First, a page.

|Patrick McLoughlin MP not quite on a bike, but at least standing next to one (far right). Shamelessly borrowed from a good article on the same subject by Carlton Reid on BikeBiz.|
I've written a fair bit of local and mayoral transport policy, but I'd now like to focus on our (comparative lack of a) national cycling policy.
In January 2012 France created a National Cycling Strategy.
The whole document is available for the public to view, in French, here. It's certainly interesting reading, with stats like:
"80% of journeys made by car in France are 5km or less" (p.7).
Moreover, France's national newspaper, Le Monde, regularly publishes articles such as this, which recognise the completely transformative positive effect that increased cycling rates could have on our major cities.
All we have here in Britain by way of a National Cycling Policy is the London Mayor, Boris Johnson, giving a lot of nice sounding press-quotes about increasing London's cycling rates, and doing much less. There is no concrete nation-wide plan to increase cycling in this country. This is absolutely ridiculous.
It's not just smaller European countries like Holland, Denmark and Switzerland that have recognised the economic, health and societal benefits of encouraging cycling at a national level. Now the French are doing it too.
Why is Britain not catching up?
If you agree that this is a ridiculous state of affairs I would urge you to contact our new Transport Minister at Patrick.McLoughlin.firstname.lastname@example.org so we can hopefully see a National Cycling Strategy (for Britain) unveiled in the next 6 months.
Furthermore, you can also make you voice heard at the Department for Transport using the contact us section of their website.
Our idiotic cabinet needs to realise that Utility Cycling is not a policy that should be relegated to LibDem and Green local councillors.
It can, and should, be a full-bred Conservative policy too.* The majority of the UK's cyclists are white and male. The highest peak-rate of cyclists in London is in the Square Mile; also home of the horrid banker people like George Osbourne. Half of Boris Bike subscribers earn over £50,000 a year. These people may not pay car tax (road tax, as we know, doesn't exist), but they are paying 40% or higher rates of income tax (the single largest source of revenue collected by the Government).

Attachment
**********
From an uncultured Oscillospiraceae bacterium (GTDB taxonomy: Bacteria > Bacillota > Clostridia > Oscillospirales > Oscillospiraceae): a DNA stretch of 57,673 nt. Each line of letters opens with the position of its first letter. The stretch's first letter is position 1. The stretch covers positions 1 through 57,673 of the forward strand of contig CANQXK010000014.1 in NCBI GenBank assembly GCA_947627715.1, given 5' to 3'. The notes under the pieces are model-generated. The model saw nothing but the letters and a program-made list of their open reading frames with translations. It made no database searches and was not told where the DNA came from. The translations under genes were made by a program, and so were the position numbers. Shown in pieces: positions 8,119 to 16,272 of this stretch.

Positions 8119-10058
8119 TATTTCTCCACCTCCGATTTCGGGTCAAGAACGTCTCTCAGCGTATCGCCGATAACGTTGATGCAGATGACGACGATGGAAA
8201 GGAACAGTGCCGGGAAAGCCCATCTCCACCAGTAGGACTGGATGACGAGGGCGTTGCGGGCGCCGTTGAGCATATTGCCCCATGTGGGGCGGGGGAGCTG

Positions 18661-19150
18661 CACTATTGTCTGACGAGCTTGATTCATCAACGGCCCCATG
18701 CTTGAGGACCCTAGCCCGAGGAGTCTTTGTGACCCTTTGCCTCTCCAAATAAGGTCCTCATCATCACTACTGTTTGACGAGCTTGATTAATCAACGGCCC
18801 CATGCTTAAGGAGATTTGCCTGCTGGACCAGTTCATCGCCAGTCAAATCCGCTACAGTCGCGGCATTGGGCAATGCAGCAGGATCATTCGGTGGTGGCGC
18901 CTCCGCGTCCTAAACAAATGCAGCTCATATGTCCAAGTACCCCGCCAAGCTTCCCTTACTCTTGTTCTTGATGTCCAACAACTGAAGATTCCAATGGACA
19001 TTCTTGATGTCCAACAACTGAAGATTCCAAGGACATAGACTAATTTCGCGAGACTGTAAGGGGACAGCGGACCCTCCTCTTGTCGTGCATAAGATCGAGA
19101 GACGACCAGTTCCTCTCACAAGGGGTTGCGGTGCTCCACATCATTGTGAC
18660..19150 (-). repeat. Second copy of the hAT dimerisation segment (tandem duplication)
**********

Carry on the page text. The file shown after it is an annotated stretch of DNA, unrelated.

It's simply bad politics (i.e. ignoring your own voters) for the Conservatives not to get behind Utility Cycling.
To finish, another quote from the French National Cycling Strategy document:
"The inhabitants of Copenhagen choose overwhelmingly to cycle by bike because it is 'safe, cheap, quick, convenient'. Other reasons, such as the 'environment, health', rank much lower (p.7-8)."
'Safe, cheap, quick, convenient'.
This a list of the qualities which a Conservative/LibDem Coalition Government would look for in transport of any kind.
Why are they so blind to the overwhelming advantages of creating a National Cycling Strategy which aims to create the kind of cycle infrastructure that will make cycling in the UK 'safe, cheap, quick, convenient'?
Email our new transport minister today and help change their minds: Patrick.McLoughlin.email@example.com
* I'm not saying this as a Conservative (I'm a student and voted LibDem in 2010 - sucks to be me). I'm saying this as someone who thinks cycling in the UK could, and should, drastically improve.
EDIT (7/9/2012): An article in The Telegraph today echoes this argument that supporting cycling makes complete political sense for a Conservative/LibDem Government (indeed, for any Government): http://blogs.telegraph.co.uk/news/jakewallissimons/100179317/compare-joanna-rowsell-with-wayne-rooney-thats-why-cycling-not-football-should-be-our-national-sport/
Some stats from the article:
- Membership of British Cycling has doubled to 50,000
- There are now 13 million cyclists in Britain
- Cycling, as a sport, contributes £2.9 billion to the British Economy
- 3.7 million bikes sold in 2011, retail jump of 28% (despite a recession)
- Regular cyclists take fewer days off work for sickness, saving the country £128 million each year. This figure will multiply as cycling rates increase.